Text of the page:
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Never Enough

Where do we get our fulfillment from? Many in our generation would like to tell us that we’re fulfilled by our accomplishments. If that’s the case, then why are so many accomplished people miserable, depressed, and even suicidal?

I’ve been posting about Paul’s first letter to the Thessalonians. In it, he gives us some insight into this question.

But, brothers, when we were torn away from you for a short time (in person, not in thought), out of our intense longing we made every effort to see you. For we wanted to come to you — certainly I, Paul, did, again and again — but Satan stopped us. For what is our hope, our joy, or the crown in which we will glory in the presence of our Lord Jesus when he comes? Is it not you? Indeed, you are our glory and joy.
1 Thessalonians 2:17-20

But first, before I talk about our fulfillment, I want to deal with the translation problem in this verse. Satan can’t stop us. The word Paul used in that verse literally means to cut in front of. It means to hinder or detain. So Satan didn’t stop Paul, and he can’t stop us, either!

Now, back to my main topic. In this small passage, Paul used four different words to describe what he received from the church at Thessalonica.

He says that he has hope – the expectation of great things – because of their faith. He was also filled with joy at the thought of what they were doing for Christ.

Paul then used the word glory, which means weight or importance. By looking at this church, Paul knew that what he was doing was important – it really mattered. He wasn’t just filling time.

These are all wonderful things, but what I really want to focus on is the crown Paul talks about. In the literal Greek, Paul calls it the crown of boasting. What makes this strange is that he is going to have this boasting in the presence of the Lord. Actually, there is a good kind of boasting.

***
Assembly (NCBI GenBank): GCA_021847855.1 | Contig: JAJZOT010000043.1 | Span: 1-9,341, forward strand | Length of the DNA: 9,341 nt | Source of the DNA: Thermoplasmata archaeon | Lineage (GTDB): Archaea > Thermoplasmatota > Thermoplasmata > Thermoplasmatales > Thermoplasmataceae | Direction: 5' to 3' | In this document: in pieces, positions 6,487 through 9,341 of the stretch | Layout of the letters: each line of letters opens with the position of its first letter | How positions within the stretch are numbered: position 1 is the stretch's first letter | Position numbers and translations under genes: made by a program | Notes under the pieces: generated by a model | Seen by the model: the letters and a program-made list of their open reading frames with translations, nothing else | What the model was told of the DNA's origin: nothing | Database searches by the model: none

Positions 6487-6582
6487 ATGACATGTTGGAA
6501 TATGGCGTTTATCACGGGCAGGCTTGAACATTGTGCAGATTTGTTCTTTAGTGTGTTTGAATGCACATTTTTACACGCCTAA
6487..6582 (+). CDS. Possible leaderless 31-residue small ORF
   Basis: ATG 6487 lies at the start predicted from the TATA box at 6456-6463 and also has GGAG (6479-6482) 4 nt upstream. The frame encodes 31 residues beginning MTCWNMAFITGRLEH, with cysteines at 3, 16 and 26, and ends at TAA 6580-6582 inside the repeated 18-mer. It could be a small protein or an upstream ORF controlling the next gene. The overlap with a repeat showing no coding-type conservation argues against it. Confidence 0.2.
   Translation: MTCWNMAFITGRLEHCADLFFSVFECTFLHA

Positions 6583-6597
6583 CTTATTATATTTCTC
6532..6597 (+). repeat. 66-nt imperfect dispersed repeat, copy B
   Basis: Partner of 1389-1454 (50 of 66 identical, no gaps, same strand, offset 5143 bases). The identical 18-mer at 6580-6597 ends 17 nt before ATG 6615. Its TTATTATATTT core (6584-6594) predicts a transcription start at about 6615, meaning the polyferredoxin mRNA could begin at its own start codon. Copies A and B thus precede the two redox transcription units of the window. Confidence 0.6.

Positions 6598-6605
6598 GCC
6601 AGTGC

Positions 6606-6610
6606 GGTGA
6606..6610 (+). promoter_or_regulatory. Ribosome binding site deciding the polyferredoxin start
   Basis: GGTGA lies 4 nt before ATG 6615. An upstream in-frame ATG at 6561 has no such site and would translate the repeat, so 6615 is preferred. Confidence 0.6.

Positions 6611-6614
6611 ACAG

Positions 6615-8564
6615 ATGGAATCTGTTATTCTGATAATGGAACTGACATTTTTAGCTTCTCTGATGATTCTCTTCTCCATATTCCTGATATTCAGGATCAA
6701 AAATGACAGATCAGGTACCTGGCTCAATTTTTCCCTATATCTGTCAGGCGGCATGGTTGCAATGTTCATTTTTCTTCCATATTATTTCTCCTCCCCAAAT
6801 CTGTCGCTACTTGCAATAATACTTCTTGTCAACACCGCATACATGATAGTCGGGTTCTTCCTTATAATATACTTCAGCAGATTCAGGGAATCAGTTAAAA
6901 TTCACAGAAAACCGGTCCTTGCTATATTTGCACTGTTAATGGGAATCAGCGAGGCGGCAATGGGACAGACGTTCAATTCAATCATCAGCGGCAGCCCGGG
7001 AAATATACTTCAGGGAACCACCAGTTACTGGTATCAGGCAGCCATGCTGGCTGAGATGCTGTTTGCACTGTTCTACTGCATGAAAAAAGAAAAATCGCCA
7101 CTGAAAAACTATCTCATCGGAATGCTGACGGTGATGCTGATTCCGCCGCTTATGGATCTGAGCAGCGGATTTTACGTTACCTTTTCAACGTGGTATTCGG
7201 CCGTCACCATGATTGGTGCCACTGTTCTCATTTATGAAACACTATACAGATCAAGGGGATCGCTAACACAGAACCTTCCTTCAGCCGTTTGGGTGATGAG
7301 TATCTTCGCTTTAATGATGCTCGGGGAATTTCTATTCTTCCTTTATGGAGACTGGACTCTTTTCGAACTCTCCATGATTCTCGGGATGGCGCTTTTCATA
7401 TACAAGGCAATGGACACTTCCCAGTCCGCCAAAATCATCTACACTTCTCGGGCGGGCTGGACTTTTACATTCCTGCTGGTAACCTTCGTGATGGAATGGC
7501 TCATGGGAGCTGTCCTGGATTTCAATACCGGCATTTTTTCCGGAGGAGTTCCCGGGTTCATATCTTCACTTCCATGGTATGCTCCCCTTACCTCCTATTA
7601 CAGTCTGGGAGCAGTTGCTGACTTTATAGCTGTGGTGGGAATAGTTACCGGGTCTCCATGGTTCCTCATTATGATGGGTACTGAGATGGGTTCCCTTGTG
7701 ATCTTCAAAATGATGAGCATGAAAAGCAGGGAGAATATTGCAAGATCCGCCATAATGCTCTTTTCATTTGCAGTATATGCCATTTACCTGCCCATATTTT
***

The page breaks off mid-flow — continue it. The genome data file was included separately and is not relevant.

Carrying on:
But, “Let him who boasts boast in the Lord.” For it is not the one who commends himself who is approved, but the one whom the Lord commends.
2 Corinthians 10:17-18

Here Paul tells us that our boasting should not be about what we’ve accomplished. Instead, it should be about what God has accomplished through us. Understanding the difference will determine whether you’re fulfilled or not.

The principle that we need to learn is that we were not created to accomplish anything on our own. We’re made as vessels for God to work through. My purpose is only fulfilled by what the Lord does in and through me.

That’s why when I look at what I’ve done; it never seems to be enough. There’s always something missing. No matter how great the accomplishment, I look at it and say, “Is that it?”

I am made to do the works of God by His Spirit. Anything less will never satisfy the inner longing. That’s why there are so many unsatisfied Christians. Even our salvation, all by itself, doesn’t quench that thirst. We must allow the Lord to accomplish His plan through us. Anything less will never bring us fulfillment.

Question: What has God done through you that you can boast about in Him?

© Nick Zaccardi 2017

 
 

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The Right Hand of Fellowship

Galatians 2:9
James, Peter and John, those reputed to be pillars, gave me and Barnabas the right hand of fellowship when they recognized the grace given to me. They agreed that we should go to the Gentiles, and they to the Jews.

The right hand is important in fellowship.  Even left-handed people shake hands with their right hand.  The right side is considered the side of importance and power.  Consider the saying, “He’s my right-hand man.”  It is a position of trust.

Here Paul and Barnabas were given the right hand of fellowship – they were accepted as fellow ministers and believers in the body of Christ.  This was important, because before his salvation, Paul had a reputation as being a deadly enemy of the church.

How were the early believers able to trust him enough to embrace Paul into their spiritual family?  The answer is in this verse.  It happened when they recognized the grace given to him.  They were able to see that he had a calling from God to bring the Gospel of Christ to the Gentiles.

So often Christians find themselves unfulfilled.  This shouldn’t be the case.  We all have a calling from the Father.  Sometimes we blame God and say that He hasn’t spoken to us about our calling.  I think that in many cases it is more a problem of inactivity.  The verse above says that they recognized the grace that Paul was given to minister to Gentiles.  If he had never done anything, there would not have been any recognizing.

Today, don’t just go to church.  Make it your goal to be the church.  Do something for the Lord.  Allow His Spirit and His grace to work through you.  Who knows, maybe you or others will recognize a gift of God’s grace in you.  Then you can be fulfilled as you pass on the blessing of God to others.

 
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Posted by on March 11, 2012 in Daily Thoughts

 

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